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Out Of The Wasteland

Once upon a time, life was normal. I was a regular young woman with regular ambitions. I had a few friends, and although I was never a party-animal, I had a reasonable social life. I kind-of-but-not-really knew what I wanted to do with my future. Nothing was cast in concrete, but I did have something loosely resembling a plan.

One day, all of that fell apart. The events that led to the undoing of my life as I then knew it are not important. Let’s just say that things changed. I went through some experiences that completely changed the direction of my life. Although the events themselves were not always positive, they did ultimately lead me down a path to becoming a stronger, more resilient person than I might otherwise have been.

These events did, however, leave me emotionally raw. I ended up with a propensity to depression that has plagued me several times over the years. Sometimes the depression hits abruptly, as if someone has thrown a switch in my head. Sometimes it creeps up so gradually that I don’t even notice it until I wake up one morning to realize that it’s there.

The depression is always bleak and frightening. When it’s there, I feel as if I am trapped by myself in an emotional wasteland. I have this sense of having to travel over inhospitable terrain where no-one is able to reach me. Outwardly, I go through the motions of existence. I get up and go to work, I parent my children, I keep in touch with people enough to avoid letting on that something is wrong. But on the inside, I am barely making it from one day to the next.

In the end, though, I have a natural optimism that gets me through. Even when I am in the midst of my darkest hours, I operate under the belief that no matter how bad things might be, they have the potential to get better. And somehow – after a few days, a few weeks or a few months – I emerge from my emotional wasteland. I start to feel the sunshine on my face again. I notice the colours around me, and I hear the laughter of my children.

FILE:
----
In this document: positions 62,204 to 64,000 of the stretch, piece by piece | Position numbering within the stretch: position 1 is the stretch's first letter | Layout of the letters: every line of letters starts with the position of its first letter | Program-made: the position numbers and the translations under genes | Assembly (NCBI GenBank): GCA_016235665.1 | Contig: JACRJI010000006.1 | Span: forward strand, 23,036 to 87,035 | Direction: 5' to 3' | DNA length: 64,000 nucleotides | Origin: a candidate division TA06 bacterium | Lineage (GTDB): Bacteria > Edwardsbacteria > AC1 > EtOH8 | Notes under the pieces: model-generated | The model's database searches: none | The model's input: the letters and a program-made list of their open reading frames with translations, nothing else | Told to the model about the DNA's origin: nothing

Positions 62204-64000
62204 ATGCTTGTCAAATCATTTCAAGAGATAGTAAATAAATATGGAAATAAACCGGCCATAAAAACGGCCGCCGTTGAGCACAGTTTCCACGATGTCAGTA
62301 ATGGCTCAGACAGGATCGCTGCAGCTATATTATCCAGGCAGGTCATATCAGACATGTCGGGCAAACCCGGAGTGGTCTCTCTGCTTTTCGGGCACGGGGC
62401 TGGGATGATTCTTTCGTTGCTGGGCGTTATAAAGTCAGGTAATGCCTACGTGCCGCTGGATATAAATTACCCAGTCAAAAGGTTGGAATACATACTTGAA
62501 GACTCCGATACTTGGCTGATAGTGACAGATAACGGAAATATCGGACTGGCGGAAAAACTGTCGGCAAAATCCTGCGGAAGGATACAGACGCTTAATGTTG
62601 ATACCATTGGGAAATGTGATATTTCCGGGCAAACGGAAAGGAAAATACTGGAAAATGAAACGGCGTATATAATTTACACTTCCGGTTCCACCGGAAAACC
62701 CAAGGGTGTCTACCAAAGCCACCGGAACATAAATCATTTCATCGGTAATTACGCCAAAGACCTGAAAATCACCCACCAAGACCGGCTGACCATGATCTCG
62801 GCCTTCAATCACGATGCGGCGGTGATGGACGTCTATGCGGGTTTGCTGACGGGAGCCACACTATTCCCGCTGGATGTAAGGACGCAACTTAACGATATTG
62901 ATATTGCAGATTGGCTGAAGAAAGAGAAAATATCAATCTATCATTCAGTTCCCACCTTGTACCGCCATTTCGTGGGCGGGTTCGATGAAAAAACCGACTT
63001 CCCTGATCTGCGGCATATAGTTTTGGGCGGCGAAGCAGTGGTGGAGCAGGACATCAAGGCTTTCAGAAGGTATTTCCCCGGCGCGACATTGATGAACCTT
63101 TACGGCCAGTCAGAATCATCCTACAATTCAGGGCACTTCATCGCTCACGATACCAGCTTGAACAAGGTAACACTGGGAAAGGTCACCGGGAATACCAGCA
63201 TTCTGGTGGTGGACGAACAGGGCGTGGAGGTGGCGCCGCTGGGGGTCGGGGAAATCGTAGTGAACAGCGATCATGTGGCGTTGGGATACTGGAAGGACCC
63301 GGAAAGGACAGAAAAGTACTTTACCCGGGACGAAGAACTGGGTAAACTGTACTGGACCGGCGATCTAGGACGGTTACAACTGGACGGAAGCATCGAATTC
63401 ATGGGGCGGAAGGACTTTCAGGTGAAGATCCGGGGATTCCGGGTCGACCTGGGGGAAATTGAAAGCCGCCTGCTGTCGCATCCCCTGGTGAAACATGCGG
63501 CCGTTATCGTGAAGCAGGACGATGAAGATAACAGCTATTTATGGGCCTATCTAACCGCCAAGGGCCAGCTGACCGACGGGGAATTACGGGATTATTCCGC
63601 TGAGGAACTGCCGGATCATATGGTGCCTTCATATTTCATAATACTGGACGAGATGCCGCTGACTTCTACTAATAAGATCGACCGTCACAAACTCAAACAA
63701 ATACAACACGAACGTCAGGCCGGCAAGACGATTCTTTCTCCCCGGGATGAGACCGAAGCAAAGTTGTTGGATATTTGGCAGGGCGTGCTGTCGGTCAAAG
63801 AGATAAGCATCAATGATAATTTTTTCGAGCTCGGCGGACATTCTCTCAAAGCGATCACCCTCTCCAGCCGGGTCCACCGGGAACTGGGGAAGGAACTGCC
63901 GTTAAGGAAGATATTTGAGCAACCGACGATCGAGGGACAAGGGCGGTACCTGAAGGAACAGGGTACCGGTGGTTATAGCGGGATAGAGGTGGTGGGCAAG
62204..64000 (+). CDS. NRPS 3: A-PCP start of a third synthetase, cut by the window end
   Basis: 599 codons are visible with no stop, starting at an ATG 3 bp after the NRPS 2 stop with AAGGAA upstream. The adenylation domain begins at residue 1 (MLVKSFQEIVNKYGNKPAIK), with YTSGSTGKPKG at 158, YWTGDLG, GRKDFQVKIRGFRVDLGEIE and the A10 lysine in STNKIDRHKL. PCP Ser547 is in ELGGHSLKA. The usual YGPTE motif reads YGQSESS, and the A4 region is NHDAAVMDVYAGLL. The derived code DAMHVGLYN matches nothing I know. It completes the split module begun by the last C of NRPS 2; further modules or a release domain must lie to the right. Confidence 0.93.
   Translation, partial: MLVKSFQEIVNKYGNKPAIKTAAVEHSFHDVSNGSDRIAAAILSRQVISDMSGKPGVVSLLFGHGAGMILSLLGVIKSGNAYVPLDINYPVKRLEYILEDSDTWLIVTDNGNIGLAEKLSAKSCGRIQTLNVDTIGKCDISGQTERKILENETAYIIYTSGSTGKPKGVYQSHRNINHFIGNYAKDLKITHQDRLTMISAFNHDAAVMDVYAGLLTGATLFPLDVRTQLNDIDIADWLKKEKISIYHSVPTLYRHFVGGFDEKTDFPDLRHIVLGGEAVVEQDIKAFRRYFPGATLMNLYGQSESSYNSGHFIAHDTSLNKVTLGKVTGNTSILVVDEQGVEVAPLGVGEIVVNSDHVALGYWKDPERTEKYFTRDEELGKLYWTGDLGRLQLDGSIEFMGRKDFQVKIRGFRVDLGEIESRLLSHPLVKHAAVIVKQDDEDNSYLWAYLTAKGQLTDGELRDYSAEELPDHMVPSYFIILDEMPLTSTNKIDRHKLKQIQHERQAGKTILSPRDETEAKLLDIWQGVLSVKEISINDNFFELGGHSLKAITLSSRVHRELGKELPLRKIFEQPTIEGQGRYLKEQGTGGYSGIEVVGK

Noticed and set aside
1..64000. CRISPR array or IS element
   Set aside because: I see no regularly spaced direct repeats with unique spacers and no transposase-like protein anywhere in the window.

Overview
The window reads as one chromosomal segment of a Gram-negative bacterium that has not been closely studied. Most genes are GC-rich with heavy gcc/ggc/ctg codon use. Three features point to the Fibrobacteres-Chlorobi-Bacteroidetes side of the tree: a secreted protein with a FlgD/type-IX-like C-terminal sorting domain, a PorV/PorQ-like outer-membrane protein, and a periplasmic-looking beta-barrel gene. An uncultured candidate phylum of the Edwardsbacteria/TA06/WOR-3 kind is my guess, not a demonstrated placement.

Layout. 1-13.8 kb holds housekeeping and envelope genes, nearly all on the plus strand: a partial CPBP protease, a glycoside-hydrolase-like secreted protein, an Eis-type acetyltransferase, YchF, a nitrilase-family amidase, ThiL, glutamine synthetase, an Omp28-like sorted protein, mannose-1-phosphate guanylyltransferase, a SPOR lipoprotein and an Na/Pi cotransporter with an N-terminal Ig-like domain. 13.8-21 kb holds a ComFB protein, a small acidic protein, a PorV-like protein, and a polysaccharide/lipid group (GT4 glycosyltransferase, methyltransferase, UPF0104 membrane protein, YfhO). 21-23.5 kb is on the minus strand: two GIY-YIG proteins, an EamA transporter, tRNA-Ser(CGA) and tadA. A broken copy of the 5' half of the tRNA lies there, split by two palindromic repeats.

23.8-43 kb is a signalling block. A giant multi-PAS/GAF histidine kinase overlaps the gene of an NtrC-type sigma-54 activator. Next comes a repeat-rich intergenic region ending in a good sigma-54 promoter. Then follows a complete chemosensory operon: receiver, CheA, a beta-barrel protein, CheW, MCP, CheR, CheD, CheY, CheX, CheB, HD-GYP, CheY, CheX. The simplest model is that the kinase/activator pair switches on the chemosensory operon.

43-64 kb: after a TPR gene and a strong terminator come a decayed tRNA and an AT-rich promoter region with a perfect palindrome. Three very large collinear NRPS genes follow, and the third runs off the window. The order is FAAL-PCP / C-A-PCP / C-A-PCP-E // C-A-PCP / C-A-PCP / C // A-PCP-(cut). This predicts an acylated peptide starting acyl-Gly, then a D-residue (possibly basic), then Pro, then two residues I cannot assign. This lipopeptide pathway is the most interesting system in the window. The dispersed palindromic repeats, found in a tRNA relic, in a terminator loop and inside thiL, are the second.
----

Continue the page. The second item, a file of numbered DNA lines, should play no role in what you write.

This week’s Indie Ink Challenge came from Sir, who gave me this prompt: Write about the character trait of your that’s the most frightening.
I challenged  Michael Webb with the prompt:You are walking in the forest and you trip over a wooden box. You open the box and find…

Comments

  1. Hey Jess , i hear you ,thanks for sharing .xxx

  2. You write very… bravely. Often after I’ve finished reading one of your posts, my first thought is, “It was brave to write that.” It’s very impressive.

    • Thank you. When I’m trying to decide whether to post something like this, I always think that someone else might be going through similar stuff. And maybe that person will read my post and not feel so alone.

  3. Me, too. And your reply to Kurt is why I spent a fair amount of time writing about going through my own ordeal with depression. Explaining it to others helped explain it to myself, even though on an abstract level I’d since come to understand the whys and the weherefores.

    This was a wonderful answer to the prompt.

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